Finally, we’re getting to the big differentiator between the OnePlus 9 and the OnePlus 9 Pro. The cameras. It may not matter that the 9 has slower charging, or a lower-resolution display, or official IP ratings only through T-mobile. But smartphone cameras are a big deal.
And here’s where things get confusing. The OnePlus 9 has the same Ultra-Wide lens as the 9 Pro but a lower-grade main lens. It has no telephoto lens, no Optical Image Stabilization (OIS) in any of the lenses, and no laser focus. But you get the 2-megapixel monochrome lens, which is frustrating for reasons I’ll get into later.
In theory, all the comparable lenses are better than the 8 Pro, but that has OIS and a telephoto lens, so it’s a half upgrade and a half downgrade. But camera hardware is only half the story. OnePlus partnered with Hasselblad to fine-tune its software and color profiles, and that work went into the OnePlus 9.
So, how does that all shake out? Sometimes, the 9 takes better photos than the 8 Pro; sometimes, you can’t tell the difference at all. It’s never as good as the 9 Pro. So, you’re getting the second-best cameras available from the company that’s still not quite on the same playing field as Samsung, Apple, or Google.
But that doesn’t mean the OnePlus 9’s photos are terrible. With the Hasselblad partnership, OnePlus promised photos that look natural and not oversaturated. For the most part, that’s very true, and in good lighting, you can take some beautiful shots if you line things up right. And, if you like to retouch photos, starting with more natural colors is a benefit. Of course, if you want the most control, you always shoot in Pro mode and turn on the RAW capture option.
As long as you have plenty of light, you can get really good photos without much effort. But once the sun sets, that story changes. Good night shots require a steady hand, and OIS makes a world of difference. The OnePlus 9 doesn’t have OIS, so low-lighting photos suffer for it, and the software just doesn’t hold up to Google’s amazing AI magic. If you don’t have any source of lighting to help out, you probably shouldn’t bother taking the picture.
In our OnePlus 9 Pro review, we mentioned the telephoto lens isn’t anything special, and it’ll take a few attempts to get a good shot. That’s still better than the OnePlus 9. It doesn’t have a telephoto lens, so any zoomed-in picture is really a crop. Don’t bother; it’ll never turn out good. I can’t understand why OnePlus chose to keep the useless 2-megapixel monochrome lens and drop the telephoto. One is a pointless lens, the other at least has some limited benefit. Overall, you’ll get the best photos from the Ultra-Wide lens, but the main camera does the job, too.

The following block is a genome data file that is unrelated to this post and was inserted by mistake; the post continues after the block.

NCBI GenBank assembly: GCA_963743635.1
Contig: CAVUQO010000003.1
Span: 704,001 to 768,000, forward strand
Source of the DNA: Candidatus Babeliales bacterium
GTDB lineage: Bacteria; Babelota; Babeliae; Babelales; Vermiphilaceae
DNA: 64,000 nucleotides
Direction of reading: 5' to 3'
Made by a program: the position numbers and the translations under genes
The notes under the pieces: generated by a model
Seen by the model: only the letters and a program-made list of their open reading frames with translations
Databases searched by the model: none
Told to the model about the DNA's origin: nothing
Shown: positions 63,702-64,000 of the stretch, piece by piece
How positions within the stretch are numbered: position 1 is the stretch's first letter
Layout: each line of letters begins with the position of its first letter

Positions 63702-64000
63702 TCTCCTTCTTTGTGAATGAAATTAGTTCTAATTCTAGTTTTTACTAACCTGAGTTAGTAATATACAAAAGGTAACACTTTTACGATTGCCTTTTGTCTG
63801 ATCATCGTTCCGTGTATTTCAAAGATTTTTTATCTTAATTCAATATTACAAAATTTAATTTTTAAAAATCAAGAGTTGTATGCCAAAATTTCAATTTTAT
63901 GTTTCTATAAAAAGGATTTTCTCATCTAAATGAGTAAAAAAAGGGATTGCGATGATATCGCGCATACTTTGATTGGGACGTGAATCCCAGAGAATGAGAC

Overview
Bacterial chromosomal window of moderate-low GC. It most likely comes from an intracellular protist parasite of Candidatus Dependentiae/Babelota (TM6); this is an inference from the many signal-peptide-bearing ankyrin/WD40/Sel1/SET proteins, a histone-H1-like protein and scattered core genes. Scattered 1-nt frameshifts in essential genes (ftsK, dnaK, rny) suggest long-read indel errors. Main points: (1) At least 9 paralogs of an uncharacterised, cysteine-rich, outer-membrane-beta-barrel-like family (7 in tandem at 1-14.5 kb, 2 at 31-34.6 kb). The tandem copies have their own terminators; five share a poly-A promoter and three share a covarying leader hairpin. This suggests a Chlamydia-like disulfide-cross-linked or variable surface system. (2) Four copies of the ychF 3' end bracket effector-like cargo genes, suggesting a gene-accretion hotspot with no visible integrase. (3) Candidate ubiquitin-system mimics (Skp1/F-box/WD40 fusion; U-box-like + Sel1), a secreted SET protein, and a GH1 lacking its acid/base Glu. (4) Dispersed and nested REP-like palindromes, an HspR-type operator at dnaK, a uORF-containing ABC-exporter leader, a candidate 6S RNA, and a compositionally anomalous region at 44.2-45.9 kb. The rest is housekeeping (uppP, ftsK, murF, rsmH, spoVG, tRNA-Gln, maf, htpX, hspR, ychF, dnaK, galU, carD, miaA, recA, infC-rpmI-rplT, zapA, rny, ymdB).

Do you want to know what the OnePlus 9 phone really is? A good deal. For $240 less than the Pro, you get a phone every bit as powerful and speedy, and you’ll even get the same fast wired charging. You’ll miss out on fast wireless charging, a bigger and higher resolution screen with fancy technology, but that feels worth the price. It’s worth mentioning that for $100 more, you can get a OnePlus 9 with 12 GBs of RAM and 256 GBs of storage, and frankly that’s the model you should buy.
The only real deal breaker might be the cameras. If you want the absolute best cameras on the market, then OnePlus isn’t for you. But if you can settle for good enough, the 9 is probably just that—good enough. If you want a little more reliability, then maybe step up to the 9 Pro.
But look at it this way, I’m coming from the 8 Pro, which has a higher resolution screen, faster wireless charging, and fingerprint sensor in a location that makes sense. But I prefer the OnePlus 9 as my daily driver. The cameras are good enough, and the rest feels like I’m rocking a $1,000 flagship phone.
And all considered, that means the price is right.
Here’s What We Like
- Top Tier specs for less than top tier money
- Flat screen!
- Super fast wired charging
And What We Don't
- No OIS or laser focus
- No telephoto lens
- Fingerprint magnet